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REU Advice

  1. Dec 30, 2008 #1
    I'm currently in the process of searching for and applying to various REU’s and I would like to know if any PF members have participated in a great program and would recommend that I take a look at it. I have searched through the NSF database so I have a good idea of what's out there, I'm just wondering if anyone has something specific to recommend. If it helps most of the projects that I'm interested in are related to high energy or nuclear physics. Any other advice pertaining to applying for REU's would also be great.
  2. jcsd
  3. Dec 30, 2008 #2
    Apply to 6-7, as long as your recommenders don't mind. Getting into any of these is great. I can't say in particular if there is a bad REU or a good one. I went to one at Wisconsin and I really enjoyed my time there. It's a good introduction to research and hopefully, you get to live in another part of the country and experience new things.
  4. Dec 30, 2008 #3


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    I did two REUs at the University of Pittsburgh. If they still have funding for this year, I highly recommend the program. The department has a friendly atmosphere and there is a lot of cool research projects in all different fields.

    My advice for applying to REU's is in line with Jason's. Apply to a lot of programs. The programs are very competitive and hard to get into since their are a limited number of positions. For example, my first summer at Pitt, there were 13 people admitted into the program, but several hundred applied.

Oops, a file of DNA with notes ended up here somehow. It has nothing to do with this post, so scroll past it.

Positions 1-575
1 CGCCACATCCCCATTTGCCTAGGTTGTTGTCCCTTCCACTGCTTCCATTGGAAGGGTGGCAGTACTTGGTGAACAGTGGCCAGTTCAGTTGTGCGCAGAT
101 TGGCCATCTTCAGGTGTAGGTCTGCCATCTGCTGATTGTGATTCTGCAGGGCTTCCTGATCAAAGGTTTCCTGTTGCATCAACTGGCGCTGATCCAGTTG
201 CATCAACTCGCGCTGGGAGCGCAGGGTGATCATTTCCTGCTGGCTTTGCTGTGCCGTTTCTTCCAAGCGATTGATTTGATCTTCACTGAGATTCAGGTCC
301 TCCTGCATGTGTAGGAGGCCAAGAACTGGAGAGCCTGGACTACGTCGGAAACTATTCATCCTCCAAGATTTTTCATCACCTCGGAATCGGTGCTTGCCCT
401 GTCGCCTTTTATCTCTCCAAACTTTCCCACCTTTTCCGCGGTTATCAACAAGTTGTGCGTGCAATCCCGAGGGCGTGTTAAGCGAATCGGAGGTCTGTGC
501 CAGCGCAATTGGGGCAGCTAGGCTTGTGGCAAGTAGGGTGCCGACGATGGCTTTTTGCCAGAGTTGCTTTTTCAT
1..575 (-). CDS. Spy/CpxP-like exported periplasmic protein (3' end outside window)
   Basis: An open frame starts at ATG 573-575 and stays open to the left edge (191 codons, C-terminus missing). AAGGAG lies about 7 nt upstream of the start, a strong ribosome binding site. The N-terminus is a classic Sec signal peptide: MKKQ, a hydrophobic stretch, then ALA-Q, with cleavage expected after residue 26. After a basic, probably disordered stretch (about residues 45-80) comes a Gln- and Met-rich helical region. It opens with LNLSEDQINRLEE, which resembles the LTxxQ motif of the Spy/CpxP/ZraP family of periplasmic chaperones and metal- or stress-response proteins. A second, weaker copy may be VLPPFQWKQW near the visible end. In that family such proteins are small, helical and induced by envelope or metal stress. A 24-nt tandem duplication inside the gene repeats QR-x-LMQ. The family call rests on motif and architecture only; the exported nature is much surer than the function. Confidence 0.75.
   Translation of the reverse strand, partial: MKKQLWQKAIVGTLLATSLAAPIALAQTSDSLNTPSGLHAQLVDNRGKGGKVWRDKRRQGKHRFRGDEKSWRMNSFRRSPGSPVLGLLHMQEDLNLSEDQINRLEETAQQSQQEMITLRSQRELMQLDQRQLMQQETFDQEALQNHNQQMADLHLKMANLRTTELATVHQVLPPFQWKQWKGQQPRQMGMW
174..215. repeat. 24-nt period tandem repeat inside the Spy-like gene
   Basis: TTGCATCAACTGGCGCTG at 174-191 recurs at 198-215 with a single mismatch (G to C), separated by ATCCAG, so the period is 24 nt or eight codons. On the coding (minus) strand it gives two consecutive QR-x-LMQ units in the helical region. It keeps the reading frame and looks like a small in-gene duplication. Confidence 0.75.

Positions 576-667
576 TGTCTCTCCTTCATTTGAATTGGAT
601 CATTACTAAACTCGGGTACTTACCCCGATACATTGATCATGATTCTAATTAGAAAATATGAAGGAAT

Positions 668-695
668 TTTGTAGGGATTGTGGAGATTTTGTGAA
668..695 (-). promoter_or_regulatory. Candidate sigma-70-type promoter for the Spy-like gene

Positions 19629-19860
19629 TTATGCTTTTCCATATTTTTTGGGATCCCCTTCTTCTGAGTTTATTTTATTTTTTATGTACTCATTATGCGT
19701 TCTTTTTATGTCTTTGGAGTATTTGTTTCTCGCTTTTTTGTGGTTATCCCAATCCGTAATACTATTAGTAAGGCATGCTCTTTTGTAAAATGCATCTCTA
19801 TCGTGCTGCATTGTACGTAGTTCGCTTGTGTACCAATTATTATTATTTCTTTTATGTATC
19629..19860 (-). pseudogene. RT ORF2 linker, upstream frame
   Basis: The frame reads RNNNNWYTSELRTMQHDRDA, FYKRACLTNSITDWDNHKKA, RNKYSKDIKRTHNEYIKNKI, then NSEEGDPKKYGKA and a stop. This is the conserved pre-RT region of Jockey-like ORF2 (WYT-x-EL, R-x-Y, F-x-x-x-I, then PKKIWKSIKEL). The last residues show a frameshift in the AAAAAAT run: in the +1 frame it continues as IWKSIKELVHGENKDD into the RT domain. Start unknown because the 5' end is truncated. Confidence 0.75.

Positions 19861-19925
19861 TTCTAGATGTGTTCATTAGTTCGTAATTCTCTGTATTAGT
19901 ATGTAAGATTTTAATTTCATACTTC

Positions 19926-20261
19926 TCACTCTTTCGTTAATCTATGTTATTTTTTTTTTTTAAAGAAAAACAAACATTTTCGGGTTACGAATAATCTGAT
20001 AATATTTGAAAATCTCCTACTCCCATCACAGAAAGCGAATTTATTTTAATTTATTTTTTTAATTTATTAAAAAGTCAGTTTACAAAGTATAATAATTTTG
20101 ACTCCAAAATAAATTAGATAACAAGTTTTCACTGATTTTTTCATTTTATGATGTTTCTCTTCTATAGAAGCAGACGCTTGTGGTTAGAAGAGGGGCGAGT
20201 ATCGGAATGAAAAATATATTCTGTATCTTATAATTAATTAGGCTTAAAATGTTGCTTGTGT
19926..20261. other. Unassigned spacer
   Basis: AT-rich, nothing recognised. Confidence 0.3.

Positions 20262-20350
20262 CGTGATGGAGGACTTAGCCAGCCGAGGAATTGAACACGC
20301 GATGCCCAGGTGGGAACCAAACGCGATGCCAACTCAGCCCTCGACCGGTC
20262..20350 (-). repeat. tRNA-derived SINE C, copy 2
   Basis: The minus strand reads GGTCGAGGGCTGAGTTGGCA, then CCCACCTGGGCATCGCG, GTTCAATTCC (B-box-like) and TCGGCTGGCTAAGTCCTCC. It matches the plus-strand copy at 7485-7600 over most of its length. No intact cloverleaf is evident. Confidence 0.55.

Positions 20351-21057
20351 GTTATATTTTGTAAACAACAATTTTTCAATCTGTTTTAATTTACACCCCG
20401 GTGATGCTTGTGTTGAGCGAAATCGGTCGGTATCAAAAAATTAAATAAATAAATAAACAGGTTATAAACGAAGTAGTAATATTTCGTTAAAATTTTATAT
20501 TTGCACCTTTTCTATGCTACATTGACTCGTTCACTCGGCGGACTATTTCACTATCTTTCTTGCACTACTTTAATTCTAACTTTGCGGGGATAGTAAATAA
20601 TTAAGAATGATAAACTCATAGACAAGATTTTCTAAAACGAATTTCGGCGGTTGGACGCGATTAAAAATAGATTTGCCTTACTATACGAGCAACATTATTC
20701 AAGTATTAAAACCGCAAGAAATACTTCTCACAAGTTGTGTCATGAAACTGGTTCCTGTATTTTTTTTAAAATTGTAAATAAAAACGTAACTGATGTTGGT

5. Dec 30, 2008 #4
    for better or for worse, many programs like to give preference to under represented groups. So if you are within one of these demographics, apply to as many as possible and Im sure you'll get in somewhere. I like the REU's they offer at CUNY/Columbia/NYU (they operate jointly quite a lot) but im partial to the NY area.
  6. Jan 2, 2009 #5
    According to Pitt's website they missed out on funding for 2009, which is too bad.

    One more question, do you think that it would be a good idea to contact professors whose projects I'm interested in to get more information? While it would be a good way to learn more about a project I can see how it might backfire if the professor thought it was a way to bypass applications or "suck up" so to speak.
  7. Jan 2, 2009 #6


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    I personally did not contact professors. I have heard that many professors consider prospective grad students contacting them annoying. So, I can only imagine how annoying prospective REU interns are! Even if they are nice enough to respond, they'll more than likely just give you a link to their group webpage, which you could have found easily by yourself.

    I would definitely express interest in specific projects and professors in your personal essay most programs will ask for. This will show that you are serious about applying to their program. Another good idea is to point out that you have previous research in a similar area (don't lie if you don't have this experience).
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